According to the Cost of Data Breach Report 2022 published by IBM and the Ponemon Institute, global ransomware attacks were up 41% between 2021 to 2022, costing firms on average $4.5M. Globally, the average cost of a ransomware attack is higher than the average cost of a data breach, and many ransomware attacks cause the additional pain of shutting down critical infrastructure. As SC Magazine says, ransomware is “the gift that keeps on giving,” because criminals can hold organizations to ransom while also having the opportunity to sell the stolen data on the dark web.
One challenge most organizations face when responding to ransomware attacks is the lack of visibility into what data is being held “hostage.” Having good data in the wrong place means that it cannot be utilized or protected effectively. Furthermore, without having a full view of your data, it’s unlikely that you’ll be able to quantify the risk of a breach accurately or take appropriate action during a security incident. For example, the Los Angeles Unified School District disclosed a major ransomware attack in September 2022 and, because of uncertainty related to their data assets, is having to work “with law enforcement to determine what information was impacted and to whom it belongs.”
Internally, however, it’s essential that Chief Information Security Officers (CISOs) and Chief Privacy Officers (CPOs) not only communicate on these types of issues proactively but have their teams collaborate in real-time in the event of an attack.
Typically, CPOs track risk via a process called data mapping, in which data is discovered, assessed, and tracked as it flows throughout the organization, including to third parties. In this way, the CPO determines not just the nature and sources of the data, but also the potential risks associated with it – to the organization itself and to its customers.
That information can be a clear path forward to helping the security team understand where an attack originated and how to mitigate it.
Data discovery is a foundational capability for reducing the attack surface and footprint of high-value data. You cannot protect your data if you do not know what you have. Personal data is the most valuable and riskiest type of data for many organizations, so we will use it as the basis for this discussion.
If we take a closer look at the example above, an investigation with law enforcement may have been avoided if a greater understanding of the organization’s data had been developed. And while ransomware attacks and data breaches are becoming a feature of modern life, having an understanding of your data allows you to take a more informed approach to protecting it.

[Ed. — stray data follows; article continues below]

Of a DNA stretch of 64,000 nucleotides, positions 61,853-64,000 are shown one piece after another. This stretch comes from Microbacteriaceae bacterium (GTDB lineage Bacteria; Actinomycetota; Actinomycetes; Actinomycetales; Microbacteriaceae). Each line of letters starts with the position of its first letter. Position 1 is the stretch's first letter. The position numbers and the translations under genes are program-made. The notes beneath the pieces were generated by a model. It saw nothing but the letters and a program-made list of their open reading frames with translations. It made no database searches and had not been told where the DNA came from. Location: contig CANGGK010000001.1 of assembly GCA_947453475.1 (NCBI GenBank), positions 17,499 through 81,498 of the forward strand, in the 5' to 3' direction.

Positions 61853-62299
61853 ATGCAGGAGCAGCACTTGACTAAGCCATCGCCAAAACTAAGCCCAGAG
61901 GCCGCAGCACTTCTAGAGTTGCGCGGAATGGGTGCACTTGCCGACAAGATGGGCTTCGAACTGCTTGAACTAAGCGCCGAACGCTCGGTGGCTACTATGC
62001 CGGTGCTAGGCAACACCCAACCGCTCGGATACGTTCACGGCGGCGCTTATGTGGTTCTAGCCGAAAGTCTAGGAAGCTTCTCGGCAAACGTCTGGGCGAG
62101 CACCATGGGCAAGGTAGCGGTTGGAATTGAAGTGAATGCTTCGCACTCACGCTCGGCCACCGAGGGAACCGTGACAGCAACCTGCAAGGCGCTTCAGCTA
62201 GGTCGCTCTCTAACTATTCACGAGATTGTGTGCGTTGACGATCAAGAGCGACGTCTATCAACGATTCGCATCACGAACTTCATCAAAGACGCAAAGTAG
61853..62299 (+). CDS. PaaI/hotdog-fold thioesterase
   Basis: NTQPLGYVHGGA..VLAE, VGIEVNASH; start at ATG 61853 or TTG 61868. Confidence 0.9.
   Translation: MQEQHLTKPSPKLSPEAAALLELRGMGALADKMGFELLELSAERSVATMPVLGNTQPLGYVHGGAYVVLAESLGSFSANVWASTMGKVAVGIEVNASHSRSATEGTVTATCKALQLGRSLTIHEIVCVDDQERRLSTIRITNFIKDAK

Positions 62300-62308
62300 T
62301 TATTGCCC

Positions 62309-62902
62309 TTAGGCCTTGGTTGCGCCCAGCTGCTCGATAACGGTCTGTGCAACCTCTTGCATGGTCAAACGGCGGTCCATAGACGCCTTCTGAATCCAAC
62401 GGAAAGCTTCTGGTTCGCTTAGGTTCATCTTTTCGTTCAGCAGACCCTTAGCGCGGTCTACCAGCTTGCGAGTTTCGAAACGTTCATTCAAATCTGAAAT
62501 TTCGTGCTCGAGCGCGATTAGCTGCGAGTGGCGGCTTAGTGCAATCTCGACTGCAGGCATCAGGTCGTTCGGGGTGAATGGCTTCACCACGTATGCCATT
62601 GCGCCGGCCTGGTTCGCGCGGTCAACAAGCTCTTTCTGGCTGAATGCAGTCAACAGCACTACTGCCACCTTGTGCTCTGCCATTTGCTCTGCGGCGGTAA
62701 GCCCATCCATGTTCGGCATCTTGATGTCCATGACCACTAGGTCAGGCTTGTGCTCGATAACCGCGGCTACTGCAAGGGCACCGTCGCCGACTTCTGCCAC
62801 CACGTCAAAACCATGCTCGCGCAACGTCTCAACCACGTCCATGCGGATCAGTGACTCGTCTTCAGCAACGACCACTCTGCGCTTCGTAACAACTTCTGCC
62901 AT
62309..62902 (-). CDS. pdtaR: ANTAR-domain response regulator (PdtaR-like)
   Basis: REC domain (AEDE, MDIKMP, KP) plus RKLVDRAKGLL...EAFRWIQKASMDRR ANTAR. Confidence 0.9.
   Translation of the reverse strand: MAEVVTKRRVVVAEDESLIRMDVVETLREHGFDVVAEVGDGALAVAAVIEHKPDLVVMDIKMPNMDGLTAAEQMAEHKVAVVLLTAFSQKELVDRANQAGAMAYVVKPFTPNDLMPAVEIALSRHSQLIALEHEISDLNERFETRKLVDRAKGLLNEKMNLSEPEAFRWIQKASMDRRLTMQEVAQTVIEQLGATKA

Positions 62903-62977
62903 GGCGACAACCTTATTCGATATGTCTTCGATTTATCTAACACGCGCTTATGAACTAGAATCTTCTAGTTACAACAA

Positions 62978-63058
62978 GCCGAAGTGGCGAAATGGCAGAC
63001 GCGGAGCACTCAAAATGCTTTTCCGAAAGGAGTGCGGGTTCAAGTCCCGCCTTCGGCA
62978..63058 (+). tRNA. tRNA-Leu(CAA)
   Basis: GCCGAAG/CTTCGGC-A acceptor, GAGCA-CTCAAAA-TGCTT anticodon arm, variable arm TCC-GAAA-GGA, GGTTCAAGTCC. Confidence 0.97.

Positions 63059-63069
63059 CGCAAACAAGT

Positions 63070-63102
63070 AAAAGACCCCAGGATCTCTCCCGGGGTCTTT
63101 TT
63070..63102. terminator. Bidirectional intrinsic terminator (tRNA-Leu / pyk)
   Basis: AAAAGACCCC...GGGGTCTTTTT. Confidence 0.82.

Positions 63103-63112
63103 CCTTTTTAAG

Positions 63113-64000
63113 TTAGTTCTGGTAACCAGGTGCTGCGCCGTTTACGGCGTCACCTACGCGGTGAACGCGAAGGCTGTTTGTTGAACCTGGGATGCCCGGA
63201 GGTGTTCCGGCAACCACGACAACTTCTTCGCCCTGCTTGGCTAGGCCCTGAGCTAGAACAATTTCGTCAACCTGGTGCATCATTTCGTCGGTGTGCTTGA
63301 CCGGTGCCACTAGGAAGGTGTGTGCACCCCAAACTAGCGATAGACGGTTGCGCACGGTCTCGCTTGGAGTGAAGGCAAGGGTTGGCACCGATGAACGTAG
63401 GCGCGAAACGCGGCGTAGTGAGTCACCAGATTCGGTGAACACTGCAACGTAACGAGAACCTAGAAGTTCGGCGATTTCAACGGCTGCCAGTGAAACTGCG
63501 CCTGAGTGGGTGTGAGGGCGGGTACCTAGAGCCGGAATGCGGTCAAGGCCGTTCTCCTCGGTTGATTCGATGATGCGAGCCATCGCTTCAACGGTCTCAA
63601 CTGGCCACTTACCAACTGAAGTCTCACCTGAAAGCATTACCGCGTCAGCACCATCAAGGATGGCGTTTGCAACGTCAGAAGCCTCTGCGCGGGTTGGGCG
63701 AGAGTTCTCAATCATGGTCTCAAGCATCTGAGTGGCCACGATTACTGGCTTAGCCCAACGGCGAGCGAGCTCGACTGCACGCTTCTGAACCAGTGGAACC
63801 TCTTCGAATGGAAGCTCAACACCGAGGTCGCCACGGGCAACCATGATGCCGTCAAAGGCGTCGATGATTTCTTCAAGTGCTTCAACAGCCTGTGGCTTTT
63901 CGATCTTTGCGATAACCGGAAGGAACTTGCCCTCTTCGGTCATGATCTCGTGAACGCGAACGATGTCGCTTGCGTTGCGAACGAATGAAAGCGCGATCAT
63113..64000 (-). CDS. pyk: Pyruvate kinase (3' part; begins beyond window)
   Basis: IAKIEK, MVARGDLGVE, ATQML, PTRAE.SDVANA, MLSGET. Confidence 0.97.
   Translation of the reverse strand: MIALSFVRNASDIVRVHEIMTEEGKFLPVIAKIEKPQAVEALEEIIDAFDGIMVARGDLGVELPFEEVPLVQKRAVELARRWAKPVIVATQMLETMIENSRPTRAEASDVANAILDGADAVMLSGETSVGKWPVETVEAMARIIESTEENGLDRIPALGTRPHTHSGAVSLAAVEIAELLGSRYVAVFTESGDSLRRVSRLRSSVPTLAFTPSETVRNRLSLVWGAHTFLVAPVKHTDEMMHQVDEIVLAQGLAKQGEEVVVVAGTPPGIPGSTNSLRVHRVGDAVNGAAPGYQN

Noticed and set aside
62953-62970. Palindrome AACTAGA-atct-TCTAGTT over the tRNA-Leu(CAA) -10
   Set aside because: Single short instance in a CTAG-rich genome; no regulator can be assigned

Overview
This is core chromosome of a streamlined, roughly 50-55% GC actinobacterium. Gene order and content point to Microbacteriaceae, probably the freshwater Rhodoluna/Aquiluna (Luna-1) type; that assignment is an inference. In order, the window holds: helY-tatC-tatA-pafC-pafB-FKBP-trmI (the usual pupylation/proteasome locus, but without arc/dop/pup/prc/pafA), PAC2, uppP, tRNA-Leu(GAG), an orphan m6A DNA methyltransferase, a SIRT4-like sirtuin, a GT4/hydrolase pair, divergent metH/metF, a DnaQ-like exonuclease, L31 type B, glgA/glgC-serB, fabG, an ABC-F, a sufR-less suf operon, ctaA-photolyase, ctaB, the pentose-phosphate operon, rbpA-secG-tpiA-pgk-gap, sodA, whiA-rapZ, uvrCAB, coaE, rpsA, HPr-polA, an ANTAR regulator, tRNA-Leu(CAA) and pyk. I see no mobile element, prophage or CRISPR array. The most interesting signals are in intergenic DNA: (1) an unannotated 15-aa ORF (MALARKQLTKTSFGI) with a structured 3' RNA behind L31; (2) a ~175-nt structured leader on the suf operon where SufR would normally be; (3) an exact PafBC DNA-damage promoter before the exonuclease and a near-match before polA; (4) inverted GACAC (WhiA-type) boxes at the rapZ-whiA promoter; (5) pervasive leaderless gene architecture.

Data discovery tools allow you to scan major data stores for high-value information and classify the results accordingly. You will often find such data in unexpected locations, like sensitive personal information in documents or Active Directory credentials in source code. To find this type of data, you must scan both structured and unstructured sources at the data level. Metadata scanning is not enough to catch rogue data.
Once you know where the potentially vulnerable data resides, you can either delete that data or move it to a hardened location. You will still bear risk, but your riskiest data will now be subject to effective and appropriate protections. And, if rethinking data security is not feasible, your organizations will still have a better understanding of the potential risks and the increased protections you might need.
Even if your data is locked down in the most secure location, you will still likely have more data than you need. This becomes an issue on different levels. First, certain privacy laws dictate that organizations should not collect and store more data than is necessary for their purposes. And secondly, the more data you have the bigger the risk to the individual becomes in the event of a data breach.
One method for reducing data collection is to embed consent signals into your data collection procedures which will help to eliminate excessive or inadvertent data collection. The benefits of reducing the amount of data you collected include reducing your organization’s attack surface, but also it becomes easier to support consumer requests for data access or deletion.
Another option for maintaining streamlined data inventories is to set and enforce data retention policies to prevent the accumulation of unnecessary Redundant, Obsolete, and Trivial (ROT) data. Storing ROT data is all risk and no reward.
The vast quantities of data being produced by organizations daily have created new and numerous threat vectors, enlarging the attack surface to a seemingly never-ending landscape. To combat this, data discovery becomes a foundational element of enterprise security architecture. It enables CISOs to better understand, reduce, and protect their data footprint.
Most importantly, data discovery provides visibility into the risk presented by data resulting from data sprawl. With data discovery processes in place, organizations can run a tighter ship and effectively match their data security investments to their risk tolerance.
The key takeaway should be: If you don’t understand your data, you cannot protect it. And, if you cannot protect it, you are creating risk. Take a look at the OneTrust Data Discovery tool and learn more about how you can develop a clear and complete view of your data.